The efforts to become competitive often hurt the social sectors first. It is most often these sectors that face budgetary reductions when liberalisation policies are implemented. Conservative monetary and fiscal policies are often undertaken and these too, independent of reductions in the size and scope of social sectors, can indirectly reduce allocations to social services and basic provisions. Such cuts in social spending are likely to hit the tribals the hardest who already have limited access to education and health facilities. [xxiii] [23]

The tribals are part of the Indian society, at the same time they are different. Special policy and programmes are required to address and redress these differences especially in the context of globalisation. When we plan for tribal development, we have to regard these differences, take a special note of their situations and capabilities and provide them facilities to develop on the line they want to take. Outsiders cannot develop tribals; they can become only facilitators if they want to do so. If they have to unfold from within, they must have participation in any development decision. Their felt needs should be transformed in development programmes. The tribals can participate in their development programmes only if they are considered to be equals. [xxiv] [24] and if unique identities are respected.

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The author is professor of Economics and vice principal, St. Xavier’s College, Kolkata

[i][1]

Mahbub ul Haq Human Development Centre, Human Development in South Asia 2001 (OUP), pp. 10-11

[ii][2]

Ibid, pp. 11

[iii][3]

Annual World Bank Conference on Development Economics, p. 69

[iv][4]

Ibid, p. 70

[v][5]

Samuelson, Robert J. International Herald Tribune, January 2000)

[vi][6]

World Bank, WDR 1999

[vii][7]

Henry Kissinger, 1999

[viii][8]

Human Development in South Asia 2001 (OUP), pp. 15

[ix] [9]

Streeten Paul, "Globalisation: Threat or Opportunity", Copenhagen Business School Press, 2001.

[x][10]

Ibid, pp.56

[xi][11]

Ibid, p.73

[xii][12]

Rajat Acharya and Sugata Marji, "Globalisation and Inequality":, EPW, 23 September 2000, p. 3503

[xiii][13]

Petras James and Chronis Polychroniou "Critical Reflections on Globalisation", EPW, 6 September 1997, p.2249

[xiv][14]

Joshi Vidyut (ed.): "Tribal Situation in India", Rawat Publication, 1998, pp.15

[xv][15]

Ibid, p.13

[xvi][16]

Ibid, p. 14

[xvii][17]

Sah, D.C., "Displacement and Rehabilitation" in "Tribal Situation in India", (ed. Vidyut Joshi)

[xviii][18]

Pathy, Janganath, "Impact of Development Projects on Tribals" in "Tribal Situation in India",. Vidyut Joshi (ed.)

[xix][19]

Ibid, p. 279

[xx][20]

Ibid, pp. 279-280

[xxi][21]

Ibid, p. 280

[xxii][22]

Human Development in South Asia 2001 (OUP), p.50

[xxiii][23]

Ibid, p.53

[xxiv][24]

Joshi Vidyut, pp.25

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Tribal population in India: Demographic characteristics

State/Union Territory

Male

Female

%ST
to GP
% ST
to STP
% RST
to STP
%RGP to TGP
  Rural Urban Rural Urban        
India* 31755930 2607341 30995096 2400013 8.08 100.00 92.60 73,87
Andhra Pradesh 1976150 166667 190404 152560 6.31 6.20 92.40 73.11
Arunachal Pradesh 258595 16802 259627 15327 63.66 0.81 94.16 87.20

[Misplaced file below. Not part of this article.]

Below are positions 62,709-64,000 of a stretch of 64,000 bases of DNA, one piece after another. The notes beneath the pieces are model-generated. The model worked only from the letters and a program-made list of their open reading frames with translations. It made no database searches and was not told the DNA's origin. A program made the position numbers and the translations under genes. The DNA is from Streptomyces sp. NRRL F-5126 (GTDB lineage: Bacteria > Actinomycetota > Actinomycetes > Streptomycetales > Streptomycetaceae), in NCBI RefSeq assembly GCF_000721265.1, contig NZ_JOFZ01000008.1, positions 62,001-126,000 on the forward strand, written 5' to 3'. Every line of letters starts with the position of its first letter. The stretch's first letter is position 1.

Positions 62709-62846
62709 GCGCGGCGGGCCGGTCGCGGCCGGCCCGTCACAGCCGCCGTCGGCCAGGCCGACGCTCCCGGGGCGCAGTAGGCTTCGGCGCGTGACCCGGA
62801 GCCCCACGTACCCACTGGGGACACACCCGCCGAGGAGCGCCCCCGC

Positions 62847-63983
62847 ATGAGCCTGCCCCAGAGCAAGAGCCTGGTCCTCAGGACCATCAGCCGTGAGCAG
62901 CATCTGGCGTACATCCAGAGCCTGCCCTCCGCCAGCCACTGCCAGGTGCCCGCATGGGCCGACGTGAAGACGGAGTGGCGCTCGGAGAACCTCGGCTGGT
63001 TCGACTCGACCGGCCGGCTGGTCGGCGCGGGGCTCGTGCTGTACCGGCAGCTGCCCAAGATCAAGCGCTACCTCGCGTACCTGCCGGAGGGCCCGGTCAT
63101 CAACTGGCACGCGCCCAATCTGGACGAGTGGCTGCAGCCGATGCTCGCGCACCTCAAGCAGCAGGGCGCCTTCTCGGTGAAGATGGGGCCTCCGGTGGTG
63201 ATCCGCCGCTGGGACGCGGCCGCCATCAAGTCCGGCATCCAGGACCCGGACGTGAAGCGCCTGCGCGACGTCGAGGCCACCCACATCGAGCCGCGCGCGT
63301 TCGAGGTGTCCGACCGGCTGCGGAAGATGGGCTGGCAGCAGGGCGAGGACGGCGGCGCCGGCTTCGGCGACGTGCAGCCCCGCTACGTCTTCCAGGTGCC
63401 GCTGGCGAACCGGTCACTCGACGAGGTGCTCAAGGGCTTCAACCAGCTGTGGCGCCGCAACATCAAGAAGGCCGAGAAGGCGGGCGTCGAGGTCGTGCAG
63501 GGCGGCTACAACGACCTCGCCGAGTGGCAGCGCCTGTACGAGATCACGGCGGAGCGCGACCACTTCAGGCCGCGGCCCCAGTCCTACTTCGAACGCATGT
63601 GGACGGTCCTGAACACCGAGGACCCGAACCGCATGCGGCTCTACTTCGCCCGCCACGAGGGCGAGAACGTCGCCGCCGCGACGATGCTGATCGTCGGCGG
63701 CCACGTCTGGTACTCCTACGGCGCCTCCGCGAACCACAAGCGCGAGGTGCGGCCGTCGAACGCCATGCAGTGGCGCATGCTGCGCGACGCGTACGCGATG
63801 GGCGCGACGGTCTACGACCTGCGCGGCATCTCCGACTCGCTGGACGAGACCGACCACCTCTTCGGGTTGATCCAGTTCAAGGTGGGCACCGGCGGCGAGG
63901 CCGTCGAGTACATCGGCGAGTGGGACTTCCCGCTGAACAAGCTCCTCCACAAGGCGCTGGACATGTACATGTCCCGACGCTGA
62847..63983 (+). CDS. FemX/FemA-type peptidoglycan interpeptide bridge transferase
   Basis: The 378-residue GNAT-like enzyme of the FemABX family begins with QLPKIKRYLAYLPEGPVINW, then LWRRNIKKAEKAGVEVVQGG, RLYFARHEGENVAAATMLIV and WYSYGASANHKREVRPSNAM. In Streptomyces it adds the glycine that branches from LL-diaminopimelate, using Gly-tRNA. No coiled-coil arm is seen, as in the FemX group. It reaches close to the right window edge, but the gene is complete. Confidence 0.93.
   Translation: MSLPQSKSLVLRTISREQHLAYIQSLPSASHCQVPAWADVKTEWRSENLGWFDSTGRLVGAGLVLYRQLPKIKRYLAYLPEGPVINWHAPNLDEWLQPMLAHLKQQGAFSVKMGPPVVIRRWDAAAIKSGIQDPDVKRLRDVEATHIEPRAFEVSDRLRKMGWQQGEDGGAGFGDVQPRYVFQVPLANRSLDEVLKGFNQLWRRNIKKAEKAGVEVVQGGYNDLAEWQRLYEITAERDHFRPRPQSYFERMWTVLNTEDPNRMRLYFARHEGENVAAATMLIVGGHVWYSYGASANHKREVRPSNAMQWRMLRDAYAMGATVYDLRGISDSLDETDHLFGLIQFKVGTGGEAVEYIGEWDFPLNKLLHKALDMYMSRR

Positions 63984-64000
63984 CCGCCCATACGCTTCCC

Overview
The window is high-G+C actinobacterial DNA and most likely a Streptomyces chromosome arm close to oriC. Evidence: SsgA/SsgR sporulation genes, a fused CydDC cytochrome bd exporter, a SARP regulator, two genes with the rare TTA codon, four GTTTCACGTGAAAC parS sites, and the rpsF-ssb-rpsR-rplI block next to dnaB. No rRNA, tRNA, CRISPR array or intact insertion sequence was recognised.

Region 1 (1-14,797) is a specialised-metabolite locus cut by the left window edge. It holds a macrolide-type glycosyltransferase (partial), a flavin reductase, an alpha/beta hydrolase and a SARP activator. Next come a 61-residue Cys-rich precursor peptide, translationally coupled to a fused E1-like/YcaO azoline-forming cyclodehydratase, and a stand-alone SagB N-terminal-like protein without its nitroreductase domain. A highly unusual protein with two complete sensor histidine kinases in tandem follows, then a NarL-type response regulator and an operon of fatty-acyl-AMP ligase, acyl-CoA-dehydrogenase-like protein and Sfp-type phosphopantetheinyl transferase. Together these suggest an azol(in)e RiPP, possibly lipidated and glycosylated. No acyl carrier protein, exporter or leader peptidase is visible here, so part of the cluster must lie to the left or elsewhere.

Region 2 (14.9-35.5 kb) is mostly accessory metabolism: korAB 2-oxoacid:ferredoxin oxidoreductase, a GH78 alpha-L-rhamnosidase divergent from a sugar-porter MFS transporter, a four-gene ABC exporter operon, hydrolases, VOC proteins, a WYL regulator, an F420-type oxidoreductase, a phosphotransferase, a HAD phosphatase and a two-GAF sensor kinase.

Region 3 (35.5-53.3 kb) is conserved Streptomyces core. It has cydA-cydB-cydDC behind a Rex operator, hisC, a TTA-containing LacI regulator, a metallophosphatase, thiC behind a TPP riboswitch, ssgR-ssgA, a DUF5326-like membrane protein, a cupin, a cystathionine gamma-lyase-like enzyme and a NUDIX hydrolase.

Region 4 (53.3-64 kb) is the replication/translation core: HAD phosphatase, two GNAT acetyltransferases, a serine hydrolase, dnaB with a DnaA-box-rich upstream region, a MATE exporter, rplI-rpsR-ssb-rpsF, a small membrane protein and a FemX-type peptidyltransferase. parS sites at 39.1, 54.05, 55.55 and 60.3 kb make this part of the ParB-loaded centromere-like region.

Assam 1409364 52196 1367944 44937 24.66 4.24 96.62 88.90
Bihar 3115824 241739 3037835 221516 7.66 9.77 92.99 86.86
Goa 48 151 41 136 0.03 0.00 23.67 58.99
Gujarat 2872954 258993 2790224 239604 14.92 9.09 91.91 65.51
Himachal Pradesh 107162 3078 105778 2331 4.22 0.32 97.52 91.31
Karnataka 829129 147615 800367 138580 4.26 2.83 85.06 69.08
Kerala 154979 5833 154785 5370 1.10 0.47 96.50 73.61
Madhya Pradesh 7365693 392481 7287037 353823 23.77 22.73 95.15 76.82
Maharashtra 3241782 476001 3164032 436466 9.27 10.80 87.53 61.31
Manipur 295691 27029 283239 26214 34.41 0.93 91.58 72.48
Meghalaya 659859 100375 652234 105459 85.53 2.24 86.44 81.40
Mizoram 182212 147607 175901 147845 94.75 0.96 54.79 53.90
Nagaland 478579 66577 454566 61100 87.70 1.57 87.96 82.79
Orissa 3325442 187449 3345064 174259 22.21 10.38 94.86 86.62
Rajasthan 2696437 140577 2524112 113755 12.44 8.08 95.35 77.12
Sikkim 43477 4027 40009 3388 22.36 0.13 91.84 90.90
Tamil Nadu 257853 35159 247355 33827 1.03 0.85 87.98 65.85
Tripura 426741 7484 412523 6597 30.95 1.26 98.35 84.70
Uttar Pradeh 141149 9271 128879 7602 0.21 0.42 94.13 80.16
West Bengal 183559 103396 1776889 92916 5.59 5.62 94.85 72.52
Andaman & Nicobar Island 13436 314 12832 188 9.54 0.04 98.12 73.39
Dadar & Nagar Haveli 52304 1798 53560 1718 78.99 0.16 96.79 91.53
Daman & Diu 4783 1290 4409 1242 11.54 0.02 78.40 53.20
Lakshadweep 10728 13432 10750 13253 93.15 0.07 44.59 43.69

The States of Harayana, Punjab, Chandigarh, Delhi and Pondicherry do not have tribal population: *Excludes Jammu and Kashmir. Source: Census of India 1991. 1991 Census is more reliable than 2001Census as many tribals seem to have been left out or included as Hindus.

Share of ST population to total population and General population, 1991

State/UT %of ST population to Total ST Population % of ST Population to General Population
States with 25% and more tribal population  
Meghalaya 2.24 85.53
Nagaland 1.57 87.70
Tripura 1,26 30.95
Mizoram 0.96 94.75
Manipur 0.93 34.41
Arunachal Pradesh 0.81 63.66
Dadra & Nagar Haveli 0.16 78.99
Lakshadeep 0.07 93.15
States with 5-25% tribal population  
Madhya Pradesh 22.73 23.77
Maharashtra 10.80 9.27
Orissa 10.38 22.21
Bihar 9.77 7.66
Guharat 9.09 14,92
Rajasthan 8.0 12.44
Andhra Pradesh 6.20 6.31
West Bengal 5.62 5.59
Assam 4.24 24.66
Sikkim 0.13 22.36
Andaman & Nicobar Islands 0.04 9.54
Daman & Diu 0.02 11.54
States with less than 5% tribal population  
Karnataka 2.83 4.26
Tamilnadu 0.85 1.03
Kerala 0.47 1.10
Uttar Pradesh 0.42 0.21
Himachal Pradesh 0.32 4.22
Goa 0.00 0.03